Sunday, September 28, 2008


We were talking about this phenomenon the other day: on very consult service I've ever been on, they whine and complain about the crappy, bogus consults they get, yet when those very same residents are on other services, they make those same bogus consults. One resident felt ardently that you should not call a consult unless you've done most of the workup yourself, ie, if you're calling a consult for altered mental status, then you should probably have actually checked the mental status. Others felt like they would call consults for things their physical exam was lacking, ie, calling an gyn consult to do a pelvic exam, whereas I KNOW the ob/gyn docs whine about those consults ("oh my god, we're all doctors, you learned how to do a freaking pelvic exam in medical school"). So when is it appropriate to consult?

For starters, it helps to have a specific consult question. Your question may be diagnosis (What the eff does this person have??), workup (What kind of tests do I need to run?), management (What do I give this person?), or a combination of the above. You may need to consult a procedural service, such as surgery for belly pain or GI for a colonoscopy. Prognosis is another type of consult question, when the consulting service knows the diagnosis but isn't sure what it means for that particular patient. For C/L psych, the consult question may be "This patient is a pain in the ass", meaning that you may have to deal with the patient, or you may have to deal with the staff (or both).

Don't be vague; if you don't have a clue what's going on then say so, but the more information you can give about the patient, the better. In other words, if you're calling a consult for belly pain, say "66yo WF with DM, HTN, Afib, now with intermittent diffuse abdominal pain worse after eating", not "she says her tummy hurts." If the diagnosis isn't clear to you, then give more information, and tell the consultant that's why you're calling ("Look dude, I don't have a freaking clue" usually works, as does "I'm only an intern.")

Of course, following consult etiquette is also important. It's usually best to actually speak to the consultant (or resident) on the phone to give them the patient's info, previous workup, and of course, the consult question. Most hospitals will let you order a consult in the EMR or the chart, but it's good manners to actually talk to the doctors whose help you are requesting. Be polite, always; after all, you're asking them to do you a favor (a favor which is part of their job, but still, they've got plenty to do without your consult). One bonus to the phone thing is that you can request the "curbside" consult--in other words, if you just had a quick question ("What dose of enalapril would you use in a dude with HTN, DM, and a creatinine of 2.5?"), then it doesn't entail a full consult note, just a quick phone chat. Also, if you call, and the consultant thinks it's a crap consult, they have a chance to turn it down ("Hey, man, don't you have UpToDate? Why are you calling me with this crap!")

Where it gets crappy for everyone is in the gray area around the above questions. Sometimes, an attending or upper-level resident may ask the intern to call a consult on a patient they're unfamiliar with, so that when you call, you don't have pertinent patient information. Bad situation. Sometimes, your team will have a plan, but will call a consult "just to get Heme/Renal/Neuro 'on board'". This may or may not be appropriate, so just keep in mind that getting so-and-so "on board" requires them to come write notes, perhaps daily, and it may not be an urgent inpatient matter. Psych patient who is psychotic in the hospital? Sure! Psych patient with a remote hx of depression, not on meds, doing fine, in the hospital for something else? Probably not.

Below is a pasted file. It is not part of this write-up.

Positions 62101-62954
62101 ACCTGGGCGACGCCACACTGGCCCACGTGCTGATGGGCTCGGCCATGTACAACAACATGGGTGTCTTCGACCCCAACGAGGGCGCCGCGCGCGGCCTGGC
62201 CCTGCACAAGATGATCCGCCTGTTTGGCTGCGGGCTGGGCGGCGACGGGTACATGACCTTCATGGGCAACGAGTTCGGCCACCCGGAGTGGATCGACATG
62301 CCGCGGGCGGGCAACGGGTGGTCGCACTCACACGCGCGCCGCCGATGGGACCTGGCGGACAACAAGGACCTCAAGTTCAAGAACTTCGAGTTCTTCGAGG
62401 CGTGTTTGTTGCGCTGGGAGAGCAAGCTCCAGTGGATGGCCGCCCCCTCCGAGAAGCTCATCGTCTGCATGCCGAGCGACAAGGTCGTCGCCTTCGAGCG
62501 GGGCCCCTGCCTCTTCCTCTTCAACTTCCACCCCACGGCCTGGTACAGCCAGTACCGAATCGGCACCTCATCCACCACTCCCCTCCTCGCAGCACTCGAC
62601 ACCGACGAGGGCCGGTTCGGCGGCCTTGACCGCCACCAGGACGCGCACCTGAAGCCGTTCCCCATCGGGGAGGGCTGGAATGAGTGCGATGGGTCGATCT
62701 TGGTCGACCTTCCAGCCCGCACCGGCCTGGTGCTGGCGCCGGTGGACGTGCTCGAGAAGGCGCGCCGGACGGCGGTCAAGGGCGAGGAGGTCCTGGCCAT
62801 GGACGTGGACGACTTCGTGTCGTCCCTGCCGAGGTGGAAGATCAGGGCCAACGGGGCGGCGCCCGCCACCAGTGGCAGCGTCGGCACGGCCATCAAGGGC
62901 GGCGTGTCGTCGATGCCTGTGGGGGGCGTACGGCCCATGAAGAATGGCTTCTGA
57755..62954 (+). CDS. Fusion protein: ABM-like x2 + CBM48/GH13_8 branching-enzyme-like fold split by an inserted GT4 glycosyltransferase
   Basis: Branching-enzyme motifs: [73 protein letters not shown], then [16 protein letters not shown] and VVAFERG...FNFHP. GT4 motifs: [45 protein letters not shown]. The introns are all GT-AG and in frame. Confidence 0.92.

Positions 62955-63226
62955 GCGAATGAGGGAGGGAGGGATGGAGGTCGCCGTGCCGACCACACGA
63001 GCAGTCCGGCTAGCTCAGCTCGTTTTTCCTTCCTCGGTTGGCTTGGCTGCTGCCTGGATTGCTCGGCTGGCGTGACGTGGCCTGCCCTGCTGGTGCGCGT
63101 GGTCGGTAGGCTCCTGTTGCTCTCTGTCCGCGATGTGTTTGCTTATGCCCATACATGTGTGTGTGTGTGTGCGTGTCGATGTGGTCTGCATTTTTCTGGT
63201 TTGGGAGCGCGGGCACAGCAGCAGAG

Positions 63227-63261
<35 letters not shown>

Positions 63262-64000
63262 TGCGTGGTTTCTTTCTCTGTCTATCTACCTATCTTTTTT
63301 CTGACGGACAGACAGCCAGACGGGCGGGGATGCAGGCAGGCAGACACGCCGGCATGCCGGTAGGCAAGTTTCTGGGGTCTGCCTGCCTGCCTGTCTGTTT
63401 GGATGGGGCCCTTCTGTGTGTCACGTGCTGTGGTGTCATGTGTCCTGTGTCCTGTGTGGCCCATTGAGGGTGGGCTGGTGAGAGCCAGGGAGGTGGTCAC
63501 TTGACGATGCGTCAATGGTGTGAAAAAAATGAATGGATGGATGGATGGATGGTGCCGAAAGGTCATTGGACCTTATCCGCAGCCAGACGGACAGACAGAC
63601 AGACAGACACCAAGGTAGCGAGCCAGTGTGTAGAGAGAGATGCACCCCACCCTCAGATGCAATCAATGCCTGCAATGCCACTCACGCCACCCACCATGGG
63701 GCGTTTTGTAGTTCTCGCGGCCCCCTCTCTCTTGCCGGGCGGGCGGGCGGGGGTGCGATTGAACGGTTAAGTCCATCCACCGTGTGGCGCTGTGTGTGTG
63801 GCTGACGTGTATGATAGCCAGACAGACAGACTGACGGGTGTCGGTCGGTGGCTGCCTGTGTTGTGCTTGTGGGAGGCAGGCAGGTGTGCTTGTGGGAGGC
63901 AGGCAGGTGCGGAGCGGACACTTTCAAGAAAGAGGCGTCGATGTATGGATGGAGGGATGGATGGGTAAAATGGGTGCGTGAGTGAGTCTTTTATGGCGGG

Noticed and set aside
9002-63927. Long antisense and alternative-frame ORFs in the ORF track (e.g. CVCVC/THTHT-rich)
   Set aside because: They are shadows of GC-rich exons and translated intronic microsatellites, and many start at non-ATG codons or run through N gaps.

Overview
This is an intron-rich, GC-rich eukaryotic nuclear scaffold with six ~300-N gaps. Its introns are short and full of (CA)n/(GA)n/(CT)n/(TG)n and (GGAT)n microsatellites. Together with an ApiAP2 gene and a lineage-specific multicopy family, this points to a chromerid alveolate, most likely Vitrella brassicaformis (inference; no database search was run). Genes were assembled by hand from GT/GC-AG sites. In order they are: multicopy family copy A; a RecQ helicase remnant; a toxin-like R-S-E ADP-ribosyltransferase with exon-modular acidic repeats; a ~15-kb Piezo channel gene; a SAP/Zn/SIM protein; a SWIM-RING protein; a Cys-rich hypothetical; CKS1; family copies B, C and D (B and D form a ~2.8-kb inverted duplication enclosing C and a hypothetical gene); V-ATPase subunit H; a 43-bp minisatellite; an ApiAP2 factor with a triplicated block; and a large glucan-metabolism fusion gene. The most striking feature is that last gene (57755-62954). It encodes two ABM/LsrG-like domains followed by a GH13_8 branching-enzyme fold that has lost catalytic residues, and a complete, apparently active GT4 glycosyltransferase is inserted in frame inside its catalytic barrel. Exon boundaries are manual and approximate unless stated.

Sometimes, you disagree with your upper level or attending about the appropriateness of the consult, but you have to call anyway. This sucks. However, you just have to suck it up and do it. If the consultant says "Okay, I'll come", then great. If they say "Uh, no, that's a crappy consult", then you shouldn't really say "Oh, yeah, I thought so, but my attending wanted it..." I think it's okay to say "My attending requested that I call you," but badmouthing your attending is never a good idea, unless you're home with your non-medical spouse and you're sure no one else is within a 50-mile radius.

Other than the basic rules, just keep in mind when you're on a consult service that no one else in the hospital has the expertise that your team does in your subject. Sure, you think "Well, we all went to med school, they should know such-and-such," but that's not always the case. Also, teams are busy, and may not have or want to take the time to research a topic they're unfamiliar with. So instead of thinking "OMFG, not another consult for Bell's palsy/remote psych hx/benign tachycardia/delirium/benign colonization of urine with a Foley," try to think of it as an opportunity to teach. Or, if you prefer, a time to feel really smart compared to someone else. And just remember, when you're on your next rotation, to kiss up a little when you call your old team for a crappy, bogus consult.

1 comment:

Barbie said...

I just read your disclaimer. Here is your annual reminder to shave your back. I will call you Hank.